TU Dortmund LS8 GI


We are proud to have
as keynote speakers at the LWA.

Kristian Kersting
Prof. Dr. Kristian Kersting (Fraunhofer IAIS)

Prof. Dr. Kristian Kersting - High Throughput Phenotyping: A Big Data Mining Challenge

Understanding the adaptation process of plants to (a)biotic stress is essential in improving management practices, breeding strategies as well as engineering viable crops for a sustainable agriculture in the coming decades. Hyper-spectral imaging provides a particularly promising approach to gain such understanding since it allows to discover non-destructively spectral characteristics of plants governed primarily by scattering and absorption characteristics of the leaf internal structure and biochemical constituents. Unfortunately, high troughput phenotyping by hyper-spectral imaging also presents unique computational problems in scale and interpretability. It is a temporal, large-scale data mining task since plants are monitored over time generating hyper-spectral data cubes over time. And, features are 'things' with a 'biological' meaning and not just mathematical abstractions computable for any data.
In this talk, I will introduce the problem and review the recent progress we have made towards high throughput phenotyping. In particular, I will demonstrate that latent Dirichlet allocation uncovers spectral characteristics of plant drought stress conforming to plant physiological knowledge and that introducing distance geometry to data mining one can even build easy-to-interpret statistical models to predict drought stress ahead in time.

Johannes  Frnkranz
Prof. Dr. Johannes Fürnkranz (TU Darmstadt)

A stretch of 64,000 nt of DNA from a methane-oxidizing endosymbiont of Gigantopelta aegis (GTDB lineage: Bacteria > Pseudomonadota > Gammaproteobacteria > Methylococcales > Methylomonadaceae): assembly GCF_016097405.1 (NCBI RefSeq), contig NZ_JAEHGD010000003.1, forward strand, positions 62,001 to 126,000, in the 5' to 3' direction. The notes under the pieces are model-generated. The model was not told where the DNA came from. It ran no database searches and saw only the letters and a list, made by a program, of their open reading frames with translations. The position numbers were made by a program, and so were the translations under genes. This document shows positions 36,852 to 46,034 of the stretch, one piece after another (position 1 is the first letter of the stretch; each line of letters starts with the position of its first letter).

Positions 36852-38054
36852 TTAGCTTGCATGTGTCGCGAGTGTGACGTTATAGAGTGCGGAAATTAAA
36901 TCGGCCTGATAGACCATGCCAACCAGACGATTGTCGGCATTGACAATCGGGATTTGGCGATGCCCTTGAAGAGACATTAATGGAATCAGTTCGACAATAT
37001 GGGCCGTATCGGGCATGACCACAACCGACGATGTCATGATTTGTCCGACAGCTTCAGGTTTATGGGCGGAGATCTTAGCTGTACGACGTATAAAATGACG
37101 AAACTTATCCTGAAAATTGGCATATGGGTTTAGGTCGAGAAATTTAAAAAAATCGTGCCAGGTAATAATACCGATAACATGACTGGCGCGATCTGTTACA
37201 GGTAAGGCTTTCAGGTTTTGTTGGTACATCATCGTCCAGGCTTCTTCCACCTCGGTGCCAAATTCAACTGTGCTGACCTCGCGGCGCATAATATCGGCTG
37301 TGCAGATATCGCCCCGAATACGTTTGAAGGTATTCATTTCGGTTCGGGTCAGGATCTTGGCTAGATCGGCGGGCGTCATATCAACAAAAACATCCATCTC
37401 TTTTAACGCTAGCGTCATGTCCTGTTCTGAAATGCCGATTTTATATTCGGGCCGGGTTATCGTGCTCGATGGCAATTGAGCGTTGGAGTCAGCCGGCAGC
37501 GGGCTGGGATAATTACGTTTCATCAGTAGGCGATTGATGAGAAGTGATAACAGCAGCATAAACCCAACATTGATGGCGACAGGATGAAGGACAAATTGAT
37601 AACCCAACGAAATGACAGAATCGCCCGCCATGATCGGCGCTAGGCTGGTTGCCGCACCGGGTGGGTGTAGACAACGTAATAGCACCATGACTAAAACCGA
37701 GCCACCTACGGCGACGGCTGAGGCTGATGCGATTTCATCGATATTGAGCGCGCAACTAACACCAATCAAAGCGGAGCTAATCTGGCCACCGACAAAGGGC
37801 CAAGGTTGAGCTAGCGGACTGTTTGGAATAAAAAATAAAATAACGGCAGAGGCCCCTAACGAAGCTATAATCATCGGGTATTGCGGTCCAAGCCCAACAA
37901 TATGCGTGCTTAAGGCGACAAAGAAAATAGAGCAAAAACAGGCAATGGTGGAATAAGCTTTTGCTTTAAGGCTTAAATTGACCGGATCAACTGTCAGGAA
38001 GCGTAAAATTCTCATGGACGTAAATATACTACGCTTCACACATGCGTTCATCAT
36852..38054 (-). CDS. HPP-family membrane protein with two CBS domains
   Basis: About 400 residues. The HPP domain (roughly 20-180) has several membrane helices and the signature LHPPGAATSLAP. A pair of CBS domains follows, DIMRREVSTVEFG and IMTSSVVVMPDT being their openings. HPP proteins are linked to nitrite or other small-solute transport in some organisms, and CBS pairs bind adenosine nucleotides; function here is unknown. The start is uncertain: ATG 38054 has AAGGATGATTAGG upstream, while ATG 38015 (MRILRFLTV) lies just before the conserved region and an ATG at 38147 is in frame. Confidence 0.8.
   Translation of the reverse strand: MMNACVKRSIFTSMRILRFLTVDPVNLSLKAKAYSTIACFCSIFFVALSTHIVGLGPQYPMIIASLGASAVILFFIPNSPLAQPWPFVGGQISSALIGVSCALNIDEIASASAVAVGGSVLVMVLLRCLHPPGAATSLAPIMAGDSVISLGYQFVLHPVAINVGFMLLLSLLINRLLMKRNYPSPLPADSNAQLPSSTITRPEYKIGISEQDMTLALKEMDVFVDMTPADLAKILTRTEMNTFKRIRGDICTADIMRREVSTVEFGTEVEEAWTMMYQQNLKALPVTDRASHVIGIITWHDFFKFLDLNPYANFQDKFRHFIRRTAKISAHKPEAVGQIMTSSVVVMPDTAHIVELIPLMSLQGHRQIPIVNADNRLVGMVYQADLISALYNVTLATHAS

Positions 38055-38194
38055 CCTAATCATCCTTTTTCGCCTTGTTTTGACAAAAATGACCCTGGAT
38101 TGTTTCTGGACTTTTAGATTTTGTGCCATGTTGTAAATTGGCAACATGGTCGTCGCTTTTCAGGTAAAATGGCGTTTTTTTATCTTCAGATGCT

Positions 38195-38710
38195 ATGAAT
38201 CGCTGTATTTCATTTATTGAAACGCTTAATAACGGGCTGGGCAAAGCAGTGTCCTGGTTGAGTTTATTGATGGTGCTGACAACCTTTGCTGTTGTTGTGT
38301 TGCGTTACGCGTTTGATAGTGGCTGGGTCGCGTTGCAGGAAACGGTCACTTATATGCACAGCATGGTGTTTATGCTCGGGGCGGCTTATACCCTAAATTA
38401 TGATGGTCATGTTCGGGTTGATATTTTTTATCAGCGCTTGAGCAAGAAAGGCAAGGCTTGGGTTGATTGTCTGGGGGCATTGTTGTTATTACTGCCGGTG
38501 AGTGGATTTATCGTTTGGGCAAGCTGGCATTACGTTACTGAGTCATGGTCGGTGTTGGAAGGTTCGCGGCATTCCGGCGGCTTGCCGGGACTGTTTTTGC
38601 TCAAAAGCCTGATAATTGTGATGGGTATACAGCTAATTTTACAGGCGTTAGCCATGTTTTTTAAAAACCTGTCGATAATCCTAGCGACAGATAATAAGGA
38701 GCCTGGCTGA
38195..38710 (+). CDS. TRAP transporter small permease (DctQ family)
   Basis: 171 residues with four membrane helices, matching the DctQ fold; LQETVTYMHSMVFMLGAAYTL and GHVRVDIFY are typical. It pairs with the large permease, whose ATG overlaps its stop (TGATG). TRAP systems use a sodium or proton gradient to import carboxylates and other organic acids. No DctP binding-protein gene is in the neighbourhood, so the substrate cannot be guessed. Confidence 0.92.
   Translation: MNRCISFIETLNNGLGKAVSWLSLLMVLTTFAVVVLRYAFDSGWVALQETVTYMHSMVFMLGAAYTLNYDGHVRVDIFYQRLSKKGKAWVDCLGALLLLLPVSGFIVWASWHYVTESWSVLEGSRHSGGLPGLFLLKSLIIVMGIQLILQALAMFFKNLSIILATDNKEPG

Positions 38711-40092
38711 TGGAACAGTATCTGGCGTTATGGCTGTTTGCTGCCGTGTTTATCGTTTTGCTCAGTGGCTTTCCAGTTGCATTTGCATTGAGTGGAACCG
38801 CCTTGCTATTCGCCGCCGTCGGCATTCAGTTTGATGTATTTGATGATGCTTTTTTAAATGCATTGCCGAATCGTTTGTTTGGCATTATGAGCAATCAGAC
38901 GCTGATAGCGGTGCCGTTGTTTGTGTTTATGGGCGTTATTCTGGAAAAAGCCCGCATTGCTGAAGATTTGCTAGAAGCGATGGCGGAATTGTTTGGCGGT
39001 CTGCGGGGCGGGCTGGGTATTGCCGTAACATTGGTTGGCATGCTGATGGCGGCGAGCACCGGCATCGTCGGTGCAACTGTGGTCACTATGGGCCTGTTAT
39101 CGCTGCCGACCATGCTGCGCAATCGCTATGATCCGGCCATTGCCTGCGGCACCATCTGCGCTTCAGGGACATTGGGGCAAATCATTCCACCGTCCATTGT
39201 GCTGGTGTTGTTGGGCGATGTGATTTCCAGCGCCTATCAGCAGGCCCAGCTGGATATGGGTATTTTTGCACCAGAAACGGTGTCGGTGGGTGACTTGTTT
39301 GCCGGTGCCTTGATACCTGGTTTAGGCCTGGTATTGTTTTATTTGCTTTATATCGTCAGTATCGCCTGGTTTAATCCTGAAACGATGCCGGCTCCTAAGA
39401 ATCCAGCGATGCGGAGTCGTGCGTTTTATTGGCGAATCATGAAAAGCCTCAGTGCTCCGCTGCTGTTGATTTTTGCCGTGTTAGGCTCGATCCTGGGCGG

Prof. Dr. Johannes Fürnkranz - Preference Learning by Pairwise Comparisons

Preference Learning is a recent learning setting, which may be viewed as a generalization of several conventional problem settings, such as classification, multi-label classification, ordinal classification, or label ranking. In this talk, I will give a brief introduction into this area and then focus on the learning by pairwise comparisons approach. From a machine learning point of view, this approach is especially appealing as it decomposes complex prediction problems into a number of simpler learning problems, each one comparing a particular pair of options. Its main advantages lie in the simplicity of the decision boundaries of the resulting binary learning problems, as well as in the flexibility in the choice of an aggregation function which allows to minimize different loss functions without the need for re-training. At first sight, a key disadvantage seems to be the large number of resulting classifiers (one for each pair of labels), but it can be shown that training and testing time can be reduced to (almost) linear in the number of labels, so that large problems may be tackled efficiently.

Petra  Perner
Prof. Dr. Petra Perner (IBaI)

Prof. Dr. Petra Perner - Case-Based Reasoning and the Statistical Challenges

CBR solves problems using the already stored knowledge, and captures new knowledge, making it immediately available for solving the next problem. Therefore, case-based reasoning can be seen as a method for problem solving, and also as a method to capture new experience and make it immediately available for problem solving. It can be seen as a learning and knowledge-discovery approach, since it can capture from new experience some general knowledge, such as case classes, prototypes and some higher-level concept. The idea of case-based reasoning originally came from the cognitive science community which discovered that people are rather reasoning on formerly successfully solved cases than on general rules. The case-based reasoning community aims to develop computer models that follow this cognitive process. For many application areas computer models have been successfully developed, which were based on CBR, such as signal/image processing and interpretation tasks, help-desk applications, medical applications and E-commerce product-selling systems. In this talk we will explain the case-based reasoning process scheme. We will show what kind of methods are necessary to provide all the functions for such a computer model. We will develop the bridge between CBR and Statistics. Examples will be given based on signal-interpreting applications. Finally, we will show recent new developments and we will give an outline for further work.

Benno  Stein
Prof. Dr. Benno Stein (Bauhaus-Universität Weimar)

Prof. Dr. Benno Stein - The Web as a Corpus